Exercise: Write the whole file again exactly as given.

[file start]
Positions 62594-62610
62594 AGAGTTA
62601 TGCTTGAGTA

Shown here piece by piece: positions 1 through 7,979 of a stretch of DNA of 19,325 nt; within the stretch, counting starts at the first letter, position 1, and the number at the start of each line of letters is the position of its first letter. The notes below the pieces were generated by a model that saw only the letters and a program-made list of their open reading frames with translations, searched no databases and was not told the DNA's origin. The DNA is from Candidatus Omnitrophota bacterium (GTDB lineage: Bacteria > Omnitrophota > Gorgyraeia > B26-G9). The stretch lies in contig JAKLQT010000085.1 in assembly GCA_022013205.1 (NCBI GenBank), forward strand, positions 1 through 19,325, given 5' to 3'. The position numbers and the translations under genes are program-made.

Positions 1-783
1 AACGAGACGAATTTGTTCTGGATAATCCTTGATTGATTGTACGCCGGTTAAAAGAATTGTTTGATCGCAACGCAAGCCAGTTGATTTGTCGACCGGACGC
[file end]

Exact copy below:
Positions 62594-62610
62594 AGAGTTA
62601 TGCTTGAGTA

Shown here piece by piece: positions 1 through 7,979 of a stretch of DNA of 19,325 nt; within the stretch, counting starts at the first letter, position 1, and the number at the start of each line of letters is the position of its first letter. The notes below the pieces were generated by a model that saw only the letters and a program-made list of their open reading frames with translations, searched no databases and was not told the DNA's origin. The DNA is from Candidatus Omnitrophota bacterium (GTDB lineage: Bacteria > Omnitrophota > Gorgyraeia > B26-G9). The stretch lies in contig JAKLQT010000085.1 in assembly GCA_022013205.1 (NCBI GenBank), forward strand, positions 1 through 19,325, given 5' to 3'. The position numbers and the translations under genes are program-made.

Positions 1-783
1 AACGAGACGAATTTGTTCTGGATAATCCTTGATTGATTGTACGCCGGTTAAAAGAATTGTTTGATCGCAACGCAAGCCAGTTGATTTGTCGACCGGACGC